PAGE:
There are also aspects of Doug Carn’s music that reminds me of the music of the great German romantic composer Richard Wagner. By this I am not implying actual borrowing, imitation, or even conscious influence. It is in the nature of its esthetic values and spiritual purposes that I find a rapport between these two dramatically different musical genres. For instance both composers are fond of brass and use horns for dramatic effect. If you listen to the use of horns in the beginning of Wagner’s “Ride of the Valkeries” and Doug Carn’s “Power and Glory” you see the same type of affects: drama, mystery and deep spirituality. I believe that this essentially heroic sound we hear in the music of these two very different composers is inspired by their similarity of purpose.
Doug Carn: Directing the action at the Keyboards
Both musicians viewed their music as something far beyond mere entertainment, or even a transcendental spiritual experience that is highly esoteric and deeply personal. Their intention is to create a music that can elevate a nation to its highest potential. As a young man Wagner was a part of the Revolutionary “Young German Movement” popularly known as the “Forty Eighters,” a movement that sought a freer and more equitable German society but was crushed by the Prussian Army in 1848.
The young Karl Marx was also an activist in that movement; its probably where he got his ideas about “class conflict.” Doug Carn on the other hand was a child of the black liberation struggle in the American South. He was living under a white supremacist caste system known as “segregation” in St. Augustine, when Dr. King came to town and led historic Freedom marches, which brought Jackie Robinson and other celebrities to town to walk with the local black folks in their quest for freedom.
As the most sensitive antennae in our society, the artists who came of age amid the chaos of those years of joy, pain and hope had their art molded in the fires of struggle. You can hear it in the cries of poets, the tales of novelist and the the plays of dramatist. And it is clearly evident in the music of Doug Carn. For those black students who were fighting to get black studies departments on white university campuses during the early 1970’s – an expression of the black Cultural Revolution that began with the “Black Arts” movement of the 1960’s – the music of Doug and Jean Carn was “the sound of the revolution,” as Kwaku Leon Saunders, the promoter of the annual Jazz in the Gardens concerts in Miami, recalls it. Kwaku was one of the student activists who helped to establish the W.E.B. DuBois Department at the University Of Massachusetts in Amherst in 1970.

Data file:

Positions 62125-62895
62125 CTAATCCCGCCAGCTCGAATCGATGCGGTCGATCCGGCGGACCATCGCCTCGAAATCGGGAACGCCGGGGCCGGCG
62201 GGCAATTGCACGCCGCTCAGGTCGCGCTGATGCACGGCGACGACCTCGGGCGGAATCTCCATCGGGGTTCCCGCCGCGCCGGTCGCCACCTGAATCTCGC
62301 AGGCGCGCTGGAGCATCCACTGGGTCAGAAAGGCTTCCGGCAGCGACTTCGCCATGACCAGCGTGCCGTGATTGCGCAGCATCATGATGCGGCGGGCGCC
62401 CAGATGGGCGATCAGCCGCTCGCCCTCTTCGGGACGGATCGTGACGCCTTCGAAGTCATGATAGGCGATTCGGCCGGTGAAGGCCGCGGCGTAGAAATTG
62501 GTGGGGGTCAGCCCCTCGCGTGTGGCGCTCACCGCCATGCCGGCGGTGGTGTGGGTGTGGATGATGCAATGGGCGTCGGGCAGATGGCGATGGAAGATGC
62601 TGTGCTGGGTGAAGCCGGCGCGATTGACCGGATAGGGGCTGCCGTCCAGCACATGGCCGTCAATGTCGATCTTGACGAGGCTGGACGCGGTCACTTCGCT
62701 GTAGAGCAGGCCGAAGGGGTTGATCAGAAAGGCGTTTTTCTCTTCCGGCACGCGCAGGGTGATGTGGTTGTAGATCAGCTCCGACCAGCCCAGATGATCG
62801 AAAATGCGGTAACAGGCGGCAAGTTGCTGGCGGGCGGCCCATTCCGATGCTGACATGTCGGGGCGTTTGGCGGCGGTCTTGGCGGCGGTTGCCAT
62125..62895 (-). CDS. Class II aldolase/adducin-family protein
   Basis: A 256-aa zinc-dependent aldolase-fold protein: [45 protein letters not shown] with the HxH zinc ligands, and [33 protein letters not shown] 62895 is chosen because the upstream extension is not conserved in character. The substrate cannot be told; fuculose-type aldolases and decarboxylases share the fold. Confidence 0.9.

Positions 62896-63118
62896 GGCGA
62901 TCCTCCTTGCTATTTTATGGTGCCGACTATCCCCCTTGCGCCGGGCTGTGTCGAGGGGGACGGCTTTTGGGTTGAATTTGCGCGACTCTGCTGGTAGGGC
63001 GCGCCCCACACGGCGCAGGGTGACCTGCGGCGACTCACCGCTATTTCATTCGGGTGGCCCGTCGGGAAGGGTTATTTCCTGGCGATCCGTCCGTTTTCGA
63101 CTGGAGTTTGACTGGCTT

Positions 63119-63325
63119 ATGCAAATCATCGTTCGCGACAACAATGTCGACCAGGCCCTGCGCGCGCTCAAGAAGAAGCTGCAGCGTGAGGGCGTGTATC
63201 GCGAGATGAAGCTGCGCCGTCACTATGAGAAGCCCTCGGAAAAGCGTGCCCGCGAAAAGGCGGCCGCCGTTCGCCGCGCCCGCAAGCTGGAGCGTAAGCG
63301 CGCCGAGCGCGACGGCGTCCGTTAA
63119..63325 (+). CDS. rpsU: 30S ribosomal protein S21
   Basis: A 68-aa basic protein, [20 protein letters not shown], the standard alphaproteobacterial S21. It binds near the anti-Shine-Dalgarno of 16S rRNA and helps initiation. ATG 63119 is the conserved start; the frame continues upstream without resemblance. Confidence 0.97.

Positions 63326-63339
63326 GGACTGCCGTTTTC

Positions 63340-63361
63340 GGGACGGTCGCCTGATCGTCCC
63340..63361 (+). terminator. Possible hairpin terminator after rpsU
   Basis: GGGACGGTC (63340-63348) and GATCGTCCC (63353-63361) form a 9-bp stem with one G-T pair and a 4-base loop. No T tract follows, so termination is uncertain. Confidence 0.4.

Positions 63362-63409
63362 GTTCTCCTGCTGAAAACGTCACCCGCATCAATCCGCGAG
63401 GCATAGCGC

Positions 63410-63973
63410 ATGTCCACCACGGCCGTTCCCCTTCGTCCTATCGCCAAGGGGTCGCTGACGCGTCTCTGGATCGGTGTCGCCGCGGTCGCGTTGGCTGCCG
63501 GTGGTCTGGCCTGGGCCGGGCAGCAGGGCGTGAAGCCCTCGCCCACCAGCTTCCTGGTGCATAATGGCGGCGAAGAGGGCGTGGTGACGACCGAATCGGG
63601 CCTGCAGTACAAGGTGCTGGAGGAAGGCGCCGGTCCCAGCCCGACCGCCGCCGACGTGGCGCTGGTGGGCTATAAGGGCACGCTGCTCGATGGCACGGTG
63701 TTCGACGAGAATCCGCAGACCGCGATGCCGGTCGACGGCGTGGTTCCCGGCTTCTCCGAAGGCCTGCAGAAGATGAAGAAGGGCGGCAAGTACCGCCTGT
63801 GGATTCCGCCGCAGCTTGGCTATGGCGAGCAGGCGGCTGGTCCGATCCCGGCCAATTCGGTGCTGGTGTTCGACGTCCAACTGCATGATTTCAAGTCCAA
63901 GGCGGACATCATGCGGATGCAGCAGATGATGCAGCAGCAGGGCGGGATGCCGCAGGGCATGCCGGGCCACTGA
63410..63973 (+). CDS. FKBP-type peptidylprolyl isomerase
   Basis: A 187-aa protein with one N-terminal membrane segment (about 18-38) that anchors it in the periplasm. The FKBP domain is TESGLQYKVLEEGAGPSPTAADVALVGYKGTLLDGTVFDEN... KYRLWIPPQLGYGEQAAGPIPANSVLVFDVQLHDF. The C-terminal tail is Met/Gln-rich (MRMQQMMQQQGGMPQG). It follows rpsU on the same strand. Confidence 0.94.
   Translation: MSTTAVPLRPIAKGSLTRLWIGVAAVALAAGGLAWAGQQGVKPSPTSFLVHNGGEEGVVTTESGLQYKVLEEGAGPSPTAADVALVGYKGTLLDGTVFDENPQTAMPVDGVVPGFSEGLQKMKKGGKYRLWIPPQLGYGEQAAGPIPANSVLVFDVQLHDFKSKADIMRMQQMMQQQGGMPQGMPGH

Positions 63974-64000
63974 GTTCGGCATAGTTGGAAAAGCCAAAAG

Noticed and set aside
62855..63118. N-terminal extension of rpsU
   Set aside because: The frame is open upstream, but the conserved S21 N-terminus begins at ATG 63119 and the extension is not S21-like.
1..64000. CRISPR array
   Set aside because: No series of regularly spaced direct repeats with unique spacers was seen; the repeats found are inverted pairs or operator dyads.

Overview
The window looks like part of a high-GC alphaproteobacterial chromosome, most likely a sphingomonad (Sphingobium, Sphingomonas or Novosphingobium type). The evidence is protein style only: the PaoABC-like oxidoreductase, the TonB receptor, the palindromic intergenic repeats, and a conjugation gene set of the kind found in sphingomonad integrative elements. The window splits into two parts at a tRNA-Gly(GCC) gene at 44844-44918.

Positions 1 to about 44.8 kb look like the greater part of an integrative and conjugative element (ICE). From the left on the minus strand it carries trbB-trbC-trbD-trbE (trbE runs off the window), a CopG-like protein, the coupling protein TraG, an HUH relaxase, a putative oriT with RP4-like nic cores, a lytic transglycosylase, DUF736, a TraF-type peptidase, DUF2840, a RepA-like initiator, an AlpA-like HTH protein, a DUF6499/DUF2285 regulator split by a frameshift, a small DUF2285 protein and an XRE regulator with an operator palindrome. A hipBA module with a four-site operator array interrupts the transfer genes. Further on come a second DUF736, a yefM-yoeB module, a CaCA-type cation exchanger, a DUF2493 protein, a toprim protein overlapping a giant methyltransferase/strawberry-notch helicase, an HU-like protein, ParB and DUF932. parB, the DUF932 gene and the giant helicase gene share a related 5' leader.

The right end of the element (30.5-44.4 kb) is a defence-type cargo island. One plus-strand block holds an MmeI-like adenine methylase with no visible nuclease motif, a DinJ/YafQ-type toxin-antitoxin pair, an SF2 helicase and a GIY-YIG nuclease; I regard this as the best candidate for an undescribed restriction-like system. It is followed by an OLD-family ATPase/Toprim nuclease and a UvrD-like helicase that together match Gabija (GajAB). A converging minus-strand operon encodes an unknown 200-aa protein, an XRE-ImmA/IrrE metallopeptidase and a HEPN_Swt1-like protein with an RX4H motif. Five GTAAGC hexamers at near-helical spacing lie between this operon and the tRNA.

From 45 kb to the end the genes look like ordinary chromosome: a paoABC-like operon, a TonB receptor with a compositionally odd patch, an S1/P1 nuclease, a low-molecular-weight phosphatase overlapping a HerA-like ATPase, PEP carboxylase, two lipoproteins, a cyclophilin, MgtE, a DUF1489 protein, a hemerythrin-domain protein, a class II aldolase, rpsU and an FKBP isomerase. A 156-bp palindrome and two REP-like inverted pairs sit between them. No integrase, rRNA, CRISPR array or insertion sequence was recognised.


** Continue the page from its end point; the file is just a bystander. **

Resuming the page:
In selecting the band’s musical repertoire, Doug was clear in his purpose: he wanted to use his music as a vehicle for the spiritual elevation and total liberation of African Americans. In this he and Wagner were cut from the same cloth. For instance, in spite of his genius at composing instrumental music, Wagner turned to vocal music with lyrics to be certain that he got his exact point across. Although he was writing musical dramas Wagner disdained the word opera because of it’s Italian origins and the air of frivolity that permeated the opera scene. Their purpose was to entertain, and Wagner wanted to inspire and indoctrinate a nation with his ideas of Tuetonic superiority. Thus he he coined the term “music/festival/dramas,” to describe his work, which was highbrow agit-prop.
Doug Carn, on the other hand listened to all of the profound instrumental statements in the Jazz canon and decided to translate the messages he heard in the music into words, so that Jean could sing them. And thus a great lyricist was born. He also composed original instrumental works and songs with lyrics. This explains the inspiration behind the esthetic choices Doug made. Look at the instrumental performances he chose. Lee Morgan’s “Search for the New Land,” McCoy Tyner’s “Contemplation,” John Coltrane’s “A Love Supreme” and “Naiema,” Wayne Shorter’s “Infant Eyes,” Bobby Hutcheson’s “Little B’s Poem,” et al.